Will the Olympics ever truly welcome nonbinary athletes?
This story was originally published by The 19th on July 23, 2021.
For many athletes, the sport seems to choose them. For Bria Brown-King, it was the bathrooms. The CrossFit gyms had gender-neutral locker rooms. Boxing gyms didn't.
"When you're going to training a couple of days a week, and you realize that there's not a safe restroom to use, it makes it really hard to focus on training," Brown-King said.
Brown-King, 29, is intersex, an umbrella term for people with variations in sex characteristics. They were assigned female at birth and grew up playing girl's soccer and running track. They had been socialized as a girl. They took their younger brothers to football tryouts, a sport they wanted to play. Their mom assumed Brown-King wanted to be a cheerleader.
"I could not play with the boys," they said. "I really clung to the whole idea of femininity, and because I was still masculine presenting, because of the secondary male characteristics, I was really trying anything I could to be feminine. I experienced so much trauma around being perceived as too masculine and being called a man."
Brown-King never fit in with other girls. They grew facial and body hair as a really young kid and had a massive growth spurt in elementary school. Adults commented that they would likely be a star basketball player. And then, in sixth grade, they hit 5'2" and stopped growing. They would later come to understand they have congenital adrenal hyperplasia, or high levels of testosterone that caused early puberty and some secondary sex characteristics.
In middle school, they stuck to track and field. That seemed like the only acceptable sport. Yet Brown-King was bullied as a young athlete by kids who didn't think that a girl should have a six pack or biceps. They eventually stopped playing sports, and wouldn't venture back into athletics until adulthood.
Athletes and advocates say experiences like Brown-King's are all too common in sports, where teams are nearly always separated into mens' and womens', boys' and girls', leaving little room for anyone who falls outside of that binary.
The conversation about gender and sports is back in the news. This year's Olympic games will arguably be more inclusive than ever in terms of gender diversity: New Zealand weightlifter Laurel Hubbard and nonbinary Canadian soccer player Quinn will make history as the first transgender people to compete in the Olympics. Chelsea Wolfe, a transgender BMX racer, is also headed to the games as an alternate for Team USA.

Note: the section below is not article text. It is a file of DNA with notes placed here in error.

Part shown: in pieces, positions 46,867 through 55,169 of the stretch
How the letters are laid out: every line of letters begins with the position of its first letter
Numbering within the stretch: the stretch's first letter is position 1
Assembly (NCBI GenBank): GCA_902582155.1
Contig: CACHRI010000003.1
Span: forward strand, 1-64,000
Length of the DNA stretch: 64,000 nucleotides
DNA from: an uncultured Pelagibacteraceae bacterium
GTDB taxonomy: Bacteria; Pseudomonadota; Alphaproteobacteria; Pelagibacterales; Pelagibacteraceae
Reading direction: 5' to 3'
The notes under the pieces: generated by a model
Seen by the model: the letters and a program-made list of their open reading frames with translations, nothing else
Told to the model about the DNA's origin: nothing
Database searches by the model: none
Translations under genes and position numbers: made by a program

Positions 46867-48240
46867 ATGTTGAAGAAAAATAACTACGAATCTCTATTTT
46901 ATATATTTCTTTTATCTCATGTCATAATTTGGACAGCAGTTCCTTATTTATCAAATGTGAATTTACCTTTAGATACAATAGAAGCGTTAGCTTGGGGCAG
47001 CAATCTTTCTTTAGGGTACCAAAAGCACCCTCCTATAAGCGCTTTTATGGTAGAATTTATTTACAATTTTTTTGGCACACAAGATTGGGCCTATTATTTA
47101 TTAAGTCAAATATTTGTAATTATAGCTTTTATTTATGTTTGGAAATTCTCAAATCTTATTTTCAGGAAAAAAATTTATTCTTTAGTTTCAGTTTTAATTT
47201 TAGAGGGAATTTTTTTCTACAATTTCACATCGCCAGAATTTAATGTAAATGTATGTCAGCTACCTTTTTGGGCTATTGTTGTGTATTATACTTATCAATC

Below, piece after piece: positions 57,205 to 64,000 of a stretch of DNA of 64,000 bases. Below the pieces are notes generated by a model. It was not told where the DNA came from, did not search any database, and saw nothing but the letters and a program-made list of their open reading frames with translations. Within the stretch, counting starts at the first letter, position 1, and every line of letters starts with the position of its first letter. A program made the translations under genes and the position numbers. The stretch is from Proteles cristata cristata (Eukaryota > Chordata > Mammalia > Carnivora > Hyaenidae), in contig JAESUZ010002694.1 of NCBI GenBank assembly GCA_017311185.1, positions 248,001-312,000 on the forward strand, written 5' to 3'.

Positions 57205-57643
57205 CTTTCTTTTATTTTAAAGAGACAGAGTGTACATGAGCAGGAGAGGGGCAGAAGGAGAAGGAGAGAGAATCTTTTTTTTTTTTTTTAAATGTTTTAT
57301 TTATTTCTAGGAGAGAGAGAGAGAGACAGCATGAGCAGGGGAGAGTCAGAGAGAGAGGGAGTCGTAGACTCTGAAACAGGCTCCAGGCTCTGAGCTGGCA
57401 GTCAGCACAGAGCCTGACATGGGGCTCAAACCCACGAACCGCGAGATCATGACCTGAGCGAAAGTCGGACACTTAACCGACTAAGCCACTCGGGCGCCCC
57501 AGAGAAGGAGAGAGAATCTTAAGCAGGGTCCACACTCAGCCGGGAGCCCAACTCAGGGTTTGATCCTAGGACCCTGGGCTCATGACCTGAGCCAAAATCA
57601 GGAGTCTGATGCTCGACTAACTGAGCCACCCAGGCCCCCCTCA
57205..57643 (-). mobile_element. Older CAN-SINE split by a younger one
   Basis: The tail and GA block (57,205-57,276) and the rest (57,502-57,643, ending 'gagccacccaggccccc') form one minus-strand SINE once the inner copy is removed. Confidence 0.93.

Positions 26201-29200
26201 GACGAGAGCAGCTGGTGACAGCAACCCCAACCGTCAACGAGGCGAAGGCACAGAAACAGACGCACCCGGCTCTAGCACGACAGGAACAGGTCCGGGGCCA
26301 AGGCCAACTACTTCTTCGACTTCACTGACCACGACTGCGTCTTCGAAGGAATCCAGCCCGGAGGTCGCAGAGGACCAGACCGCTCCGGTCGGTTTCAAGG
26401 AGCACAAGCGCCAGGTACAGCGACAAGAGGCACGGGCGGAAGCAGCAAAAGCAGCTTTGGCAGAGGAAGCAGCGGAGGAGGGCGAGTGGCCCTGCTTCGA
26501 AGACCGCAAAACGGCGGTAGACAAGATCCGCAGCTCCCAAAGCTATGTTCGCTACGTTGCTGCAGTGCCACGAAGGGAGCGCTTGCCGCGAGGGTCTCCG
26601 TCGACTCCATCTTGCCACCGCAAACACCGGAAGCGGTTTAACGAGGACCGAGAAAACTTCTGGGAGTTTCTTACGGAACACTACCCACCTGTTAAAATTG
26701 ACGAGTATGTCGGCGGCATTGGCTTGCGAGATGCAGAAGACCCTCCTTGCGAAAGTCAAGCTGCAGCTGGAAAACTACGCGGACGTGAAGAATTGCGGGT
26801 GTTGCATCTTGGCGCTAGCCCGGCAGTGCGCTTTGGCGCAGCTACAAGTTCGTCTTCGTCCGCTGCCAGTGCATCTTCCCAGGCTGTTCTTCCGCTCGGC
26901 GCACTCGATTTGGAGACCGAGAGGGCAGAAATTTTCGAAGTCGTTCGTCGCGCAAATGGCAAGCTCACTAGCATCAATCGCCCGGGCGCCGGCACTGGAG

But still, the games continue to enforce strict rules about gender and sex. Two women runners — Christine Mboma and Beatrice Masilingi of Namibia — were barred from the 400 meters this year for having naturally high testosterone levels. Their story echoes that of Caster Semenya, the South African runner whose sex-determination test after winning the women's 800 meter at the 2009 Olympics continues to haunt elite sports.
As the Olympics continue to operate within the gender binary, an increasing number of young people are coming out as gender diverse. LGBTQ+ youth suicide prevention organization The Trevor Project found in a recent survey that more than 1 in 4 LGBTQ+ youth identify as nonbinary. Between 2009 and 2015, the number of trans adults identifying as nonbinary grew from 13 to 31 percent, the U.S. Trans Survey found.
"At minimum, this pattern indicates that within the transgender community, the proportion of the community that self-identifies as nonbinary or third gender is growing," said Kerith Conron, a researcher at LGBTQ+ think tank the Williams Institute.
Advocates have begun to quietly wonder: Can binary competition accommodate all athletes? And what do those questions mean for the future of the Olympics?
In the past year, Brown-King, who now serves as the director of engagement for InterACT, the nation's largest intersex rights organization, has watched more than 30 states push bills that would limit the rights of transgender kids in sports. That's made them reflect on their own experiences.